Background: Science education in French schools today is suffering from two major problems. Less and less students are enrolling on science courses while obstacles caused by unequal opportunity make it increasingly difficult for less privileged learners to obtain high standard university places and to embark on scientific careers. The way science is taught in schools in France (heavily weighed down by theory and desperately lacking in practical content) urgently needs changing if it is to be made more appealing. At the same time, French society is facing social tensions in suburbs. These two problems that might seem unrelated can be battled simultaneously.

Objective/Hypotheses: It is time for researchers to collaborate with schools to show that science can be pleasantly challenging and fascinating. However, the involvement of researchers in France is not at its highest level because the recognition of the such activities value is lacking. Dialogue between divergent opinions, attempt to reach consensus through the use of sound arguments, of observed data are scientific values that can be transferred beyond the classics domains of scientific studies. Moreover, everyone today is directly concerned by scientific issues. In a society where science encompasses more and more ethical questions, a common basis of scientific knowledge must be shared amongst each and every one of us. We would like to prompt researchers into showing that science can be made enjoyable, thereby inspiring students who suffer from a social disadvantage and then to offer our support to the keenest students in order to help them become talented scientists. Helping them to belong to a broad network and training them in scientific vulgarization will help us inoculate a "Science virus" in schools and on a broader basis in society. We foster them to use scientific methodology to question more generally the world in which they live. When a science club ends up organising a conference on "why is there violence in the suburbs" we feel we have reached our goal.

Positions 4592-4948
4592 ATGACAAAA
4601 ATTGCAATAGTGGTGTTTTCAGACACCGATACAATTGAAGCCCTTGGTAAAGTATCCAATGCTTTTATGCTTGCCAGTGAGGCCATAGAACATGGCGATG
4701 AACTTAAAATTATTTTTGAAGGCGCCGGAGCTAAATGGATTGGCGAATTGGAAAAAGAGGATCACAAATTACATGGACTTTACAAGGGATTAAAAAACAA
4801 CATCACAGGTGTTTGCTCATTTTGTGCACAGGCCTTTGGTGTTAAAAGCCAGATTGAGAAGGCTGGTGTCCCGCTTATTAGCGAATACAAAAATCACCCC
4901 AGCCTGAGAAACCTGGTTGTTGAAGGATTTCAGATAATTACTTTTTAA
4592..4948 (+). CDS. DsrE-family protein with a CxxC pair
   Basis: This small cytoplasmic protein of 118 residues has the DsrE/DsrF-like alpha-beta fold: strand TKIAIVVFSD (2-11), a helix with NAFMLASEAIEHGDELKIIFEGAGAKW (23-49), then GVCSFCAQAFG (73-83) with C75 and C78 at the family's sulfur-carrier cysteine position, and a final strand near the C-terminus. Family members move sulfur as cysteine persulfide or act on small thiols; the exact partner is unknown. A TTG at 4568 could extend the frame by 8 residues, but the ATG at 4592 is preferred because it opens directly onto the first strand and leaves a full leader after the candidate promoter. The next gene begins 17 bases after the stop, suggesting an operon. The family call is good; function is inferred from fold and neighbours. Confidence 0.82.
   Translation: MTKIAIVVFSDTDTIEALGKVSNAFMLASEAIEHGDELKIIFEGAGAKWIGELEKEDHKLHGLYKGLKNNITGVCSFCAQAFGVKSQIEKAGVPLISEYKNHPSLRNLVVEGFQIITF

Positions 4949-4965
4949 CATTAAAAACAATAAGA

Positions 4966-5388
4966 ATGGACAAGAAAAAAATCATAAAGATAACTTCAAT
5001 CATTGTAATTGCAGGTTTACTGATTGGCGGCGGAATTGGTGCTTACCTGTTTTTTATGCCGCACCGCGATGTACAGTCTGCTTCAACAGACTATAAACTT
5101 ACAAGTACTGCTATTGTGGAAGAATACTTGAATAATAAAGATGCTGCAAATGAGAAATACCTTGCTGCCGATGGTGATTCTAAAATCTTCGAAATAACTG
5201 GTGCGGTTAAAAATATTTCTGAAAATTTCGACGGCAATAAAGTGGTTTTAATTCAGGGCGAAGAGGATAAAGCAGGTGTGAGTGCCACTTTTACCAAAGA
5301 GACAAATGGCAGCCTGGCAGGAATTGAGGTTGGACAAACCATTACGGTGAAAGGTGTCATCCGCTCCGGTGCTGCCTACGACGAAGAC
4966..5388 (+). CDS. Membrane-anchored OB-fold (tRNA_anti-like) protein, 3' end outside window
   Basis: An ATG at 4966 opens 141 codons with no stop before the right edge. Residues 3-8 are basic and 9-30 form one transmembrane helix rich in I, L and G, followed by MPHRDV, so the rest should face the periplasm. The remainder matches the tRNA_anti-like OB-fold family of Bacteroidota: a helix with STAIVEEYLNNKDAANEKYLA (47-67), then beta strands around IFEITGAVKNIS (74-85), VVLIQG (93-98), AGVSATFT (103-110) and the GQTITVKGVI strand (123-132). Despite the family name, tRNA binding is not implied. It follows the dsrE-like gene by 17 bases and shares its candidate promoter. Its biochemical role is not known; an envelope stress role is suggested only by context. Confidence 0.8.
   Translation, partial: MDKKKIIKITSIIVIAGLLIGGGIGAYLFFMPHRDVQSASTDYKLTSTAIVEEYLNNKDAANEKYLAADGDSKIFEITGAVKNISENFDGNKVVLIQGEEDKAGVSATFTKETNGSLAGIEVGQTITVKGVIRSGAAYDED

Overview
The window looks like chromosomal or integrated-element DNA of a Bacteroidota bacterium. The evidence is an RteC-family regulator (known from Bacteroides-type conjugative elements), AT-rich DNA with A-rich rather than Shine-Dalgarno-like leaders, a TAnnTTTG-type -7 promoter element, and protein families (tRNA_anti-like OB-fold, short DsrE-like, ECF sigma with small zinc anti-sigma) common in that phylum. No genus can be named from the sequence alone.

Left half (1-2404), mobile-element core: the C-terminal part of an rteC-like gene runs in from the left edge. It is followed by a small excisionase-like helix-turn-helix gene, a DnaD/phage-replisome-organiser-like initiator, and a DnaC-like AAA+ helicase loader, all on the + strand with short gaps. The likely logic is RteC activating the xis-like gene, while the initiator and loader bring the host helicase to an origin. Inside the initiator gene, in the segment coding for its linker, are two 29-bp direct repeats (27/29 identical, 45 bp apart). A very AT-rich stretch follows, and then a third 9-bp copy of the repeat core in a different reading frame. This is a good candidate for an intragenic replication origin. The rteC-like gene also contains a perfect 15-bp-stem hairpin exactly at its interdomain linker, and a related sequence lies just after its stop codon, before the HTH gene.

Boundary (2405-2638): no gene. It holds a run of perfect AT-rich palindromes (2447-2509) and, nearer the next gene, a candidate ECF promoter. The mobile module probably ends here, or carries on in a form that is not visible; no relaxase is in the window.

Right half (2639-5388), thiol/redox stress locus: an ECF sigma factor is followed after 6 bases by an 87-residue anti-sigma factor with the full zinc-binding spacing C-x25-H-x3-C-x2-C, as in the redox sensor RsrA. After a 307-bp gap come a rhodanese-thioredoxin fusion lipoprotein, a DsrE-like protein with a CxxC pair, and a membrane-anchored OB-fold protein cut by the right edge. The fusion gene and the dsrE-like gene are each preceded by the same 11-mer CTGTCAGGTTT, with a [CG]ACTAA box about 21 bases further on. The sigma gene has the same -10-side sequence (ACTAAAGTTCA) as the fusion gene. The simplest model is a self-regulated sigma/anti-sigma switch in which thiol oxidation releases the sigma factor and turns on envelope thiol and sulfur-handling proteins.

•Methods: We organise 300 internships in labs for high school students. They go alone or in pairs for a week in a lab, mentored by PhD students. They actively participate, going beyond a simple observations. These internships are organised in all scientific domains, in public and private research labs, and in hospitals. Students are selected on their motivation and their social status. No criteria related to their scholar level is used. During there visit in the labs they discover a variety of jobs, not only researcher but also engineer, technician, that can be reached through a variety of curriculum. We gather all these students once a year to present their work, we help them find their way in higher education. More important we invite them to keep on touch with each other and to create an active and supportive community of high‐school students motivated by science. We also help them to create science clubs in their high‐schools and to question not only scientific topics but society at large, using scientific methodology. The selected students from a hundred of high‐schools meet on a regular basis throughout the year. For the 30 most motivated ones a summer camp is organised. Some of them also participate to partner summer camps in other European countries. The participants of the summer camp are introduced to science communication as a Science Festival takes place at the same time, in the same place (Ecole Normale Supérieure, Paris)